Your ‘Blessed’ Emoji? Rabbi Brands It Idol Worship. by the Forward

Your ‘Blessed’ Emoji? Rabbi Brands It Idol Worship.

Image by Wikicommons

Could adding an emoji to that text message make you idolatrous?

Rabbi Shlomo Aviner, a France-born Israeli cleric, said that the popular praying hands digital emoji is not kosher — and that Jews should beware, as they may be committing avodah zarah, or “foreign worship,” one of the worst sins in Judaism.

“The source is the ancient idols of the Far East and of Christianity,” he told the Hebrew newspaper Yediot Aharonot, according to a Collive translation. He said Jews should have nothing to do with the gesture at all — whether in person or electronically.

The icon has a range of uses and meanings online — used to express simply “please” or “thanks.” It is often labeled as “folded hands” or “prayer hands.” Some argue that it actually depicts two people doing a celebratory high five. There are many different illustrated renderings of the emoji, depending on what operating system or application one is using.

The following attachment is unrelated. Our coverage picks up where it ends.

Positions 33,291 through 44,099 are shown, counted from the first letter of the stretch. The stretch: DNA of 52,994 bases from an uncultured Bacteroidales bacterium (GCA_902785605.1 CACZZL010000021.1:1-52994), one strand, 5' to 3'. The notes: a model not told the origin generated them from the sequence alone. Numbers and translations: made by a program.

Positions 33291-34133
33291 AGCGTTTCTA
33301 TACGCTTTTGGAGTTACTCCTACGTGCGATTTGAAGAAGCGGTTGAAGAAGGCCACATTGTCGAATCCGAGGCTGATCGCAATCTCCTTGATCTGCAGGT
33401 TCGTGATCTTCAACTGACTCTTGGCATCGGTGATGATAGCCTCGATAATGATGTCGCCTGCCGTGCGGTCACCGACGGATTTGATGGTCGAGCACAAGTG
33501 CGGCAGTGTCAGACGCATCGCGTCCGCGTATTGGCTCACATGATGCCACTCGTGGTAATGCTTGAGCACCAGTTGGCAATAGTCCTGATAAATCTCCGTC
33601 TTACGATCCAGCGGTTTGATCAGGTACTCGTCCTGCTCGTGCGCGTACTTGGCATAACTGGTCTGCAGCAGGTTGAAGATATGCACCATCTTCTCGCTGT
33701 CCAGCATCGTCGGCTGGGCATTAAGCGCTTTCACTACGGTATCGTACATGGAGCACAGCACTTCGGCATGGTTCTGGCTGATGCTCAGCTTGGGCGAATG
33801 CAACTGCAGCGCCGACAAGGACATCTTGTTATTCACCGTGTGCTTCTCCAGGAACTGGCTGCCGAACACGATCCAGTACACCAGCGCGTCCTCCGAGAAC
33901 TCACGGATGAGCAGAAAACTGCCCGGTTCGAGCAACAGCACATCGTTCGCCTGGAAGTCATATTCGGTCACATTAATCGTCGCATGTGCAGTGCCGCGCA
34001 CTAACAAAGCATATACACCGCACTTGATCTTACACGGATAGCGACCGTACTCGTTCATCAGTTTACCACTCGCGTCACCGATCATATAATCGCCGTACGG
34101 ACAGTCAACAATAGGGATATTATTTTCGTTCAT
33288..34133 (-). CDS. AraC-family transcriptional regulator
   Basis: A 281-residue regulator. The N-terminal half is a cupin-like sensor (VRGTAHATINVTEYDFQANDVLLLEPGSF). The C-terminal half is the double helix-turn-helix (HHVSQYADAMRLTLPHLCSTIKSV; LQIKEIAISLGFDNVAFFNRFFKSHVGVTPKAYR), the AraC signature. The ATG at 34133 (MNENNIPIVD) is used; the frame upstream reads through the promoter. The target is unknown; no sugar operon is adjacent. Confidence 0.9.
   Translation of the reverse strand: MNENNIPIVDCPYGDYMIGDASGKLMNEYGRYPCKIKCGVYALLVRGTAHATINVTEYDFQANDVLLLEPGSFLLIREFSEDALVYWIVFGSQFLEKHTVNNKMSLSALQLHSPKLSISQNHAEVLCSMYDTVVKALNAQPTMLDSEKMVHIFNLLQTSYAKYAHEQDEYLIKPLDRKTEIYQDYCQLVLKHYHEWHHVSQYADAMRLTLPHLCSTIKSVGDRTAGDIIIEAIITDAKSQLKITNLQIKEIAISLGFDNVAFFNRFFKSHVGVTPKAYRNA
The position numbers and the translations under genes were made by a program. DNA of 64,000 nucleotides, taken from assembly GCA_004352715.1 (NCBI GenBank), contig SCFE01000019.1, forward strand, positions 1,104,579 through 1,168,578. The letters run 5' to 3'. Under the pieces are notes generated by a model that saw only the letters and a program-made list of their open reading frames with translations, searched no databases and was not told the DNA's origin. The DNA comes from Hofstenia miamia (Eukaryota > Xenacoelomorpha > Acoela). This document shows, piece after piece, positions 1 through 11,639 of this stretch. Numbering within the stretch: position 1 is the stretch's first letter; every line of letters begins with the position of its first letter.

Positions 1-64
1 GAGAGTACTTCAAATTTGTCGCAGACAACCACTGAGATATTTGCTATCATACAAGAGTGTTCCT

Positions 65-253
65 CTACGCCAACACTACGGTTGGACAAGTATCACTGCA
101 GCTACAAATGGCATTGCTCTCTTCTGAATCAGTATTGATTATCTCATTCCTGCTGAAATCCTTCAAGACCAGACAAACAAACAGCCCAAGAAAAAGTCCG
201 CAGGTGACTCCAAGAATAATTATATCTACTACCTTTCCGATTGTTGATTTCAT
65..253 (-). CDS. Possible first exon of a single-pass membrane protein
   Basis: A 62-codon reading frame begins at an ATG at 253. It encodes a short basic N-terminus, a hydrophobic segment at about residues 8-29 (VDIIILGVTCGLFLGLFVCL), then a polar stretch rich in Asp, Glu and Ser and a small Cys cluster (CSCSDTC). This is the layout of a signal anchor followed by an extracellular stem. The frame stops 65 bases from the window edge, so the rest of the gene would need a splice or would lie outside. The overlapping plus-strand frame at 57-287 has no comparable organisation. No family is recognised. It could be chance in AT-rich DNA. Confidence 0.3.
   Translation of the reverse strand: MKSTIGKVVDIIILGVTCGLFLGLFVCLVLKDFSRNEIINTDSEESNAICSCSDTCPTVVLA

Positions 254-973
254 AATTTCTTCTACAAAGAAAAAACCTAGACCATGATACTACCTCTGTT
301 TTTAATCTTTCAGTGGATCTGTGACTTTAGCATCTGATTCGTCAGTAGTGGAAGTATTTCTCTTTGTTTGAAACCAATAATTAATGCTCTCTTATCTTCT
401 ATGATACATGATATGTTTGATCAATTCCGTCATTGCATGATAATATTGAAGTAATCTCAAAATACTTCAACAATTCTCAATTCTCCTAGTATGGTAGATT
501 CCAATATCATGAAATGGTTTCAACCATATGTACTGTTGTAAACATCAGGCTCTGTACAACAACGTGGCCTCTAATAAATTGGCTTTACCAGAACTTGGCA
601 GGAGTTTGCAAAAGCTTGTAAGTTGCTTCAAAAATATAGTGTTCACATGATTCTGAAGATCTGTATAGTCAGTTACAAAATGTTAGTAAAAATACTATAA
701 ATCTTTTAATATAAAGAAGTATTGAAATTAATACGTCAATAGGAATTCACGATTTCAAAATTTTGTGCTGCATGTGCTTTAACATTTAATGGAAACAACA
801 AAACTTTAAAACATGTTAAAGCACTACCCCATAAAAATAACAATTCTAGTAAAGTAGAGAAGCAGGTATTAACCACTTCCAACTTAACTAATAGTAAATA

Contact Sam Kestenbaum at or on Twitter, @skestenbaum


Sam Kestenbaum

Sam Kestenbaum

Sam Kestenbaum is a contributing editor and former staff writer for the Forward. Before this, he worked for The New York Times and newsrooms in Sana, Ramallah and Beijing. Contact him at and follow him on Twitter at @skestenbaum and on Instagram at @skestenbaum.

Your ‘Blessed’ Emoji? Rabbi Brands It Idol Worship.

Your Comments

The Forward welcomes reader comments in order to promote thoughtful discussion on issues of importance to the Jewish community. All readers can browse the comments, and all Forward subscribers can add to the conversation. In the interest of maintaining a civil forum, The Forward requires that all commenters be appropriately respectful toward our writers, other commenters and the subjects of the articles. Vigorous debate and reasoned critique are welcome; name-calling and personal invective are not and will be deleted. Egregious commenters or repeat offenders will be banned from commenting. While we generally do not seek to edit or actively moderate comments, our spam filter prevents most links and certain key words from being posted and the Forward reserves the right to remove comments for any reason.

Recommend this article

Your ‘Blessed’ Emoji? Rabbi Brands It Idol Worship.

Thank you!

This article has been sent!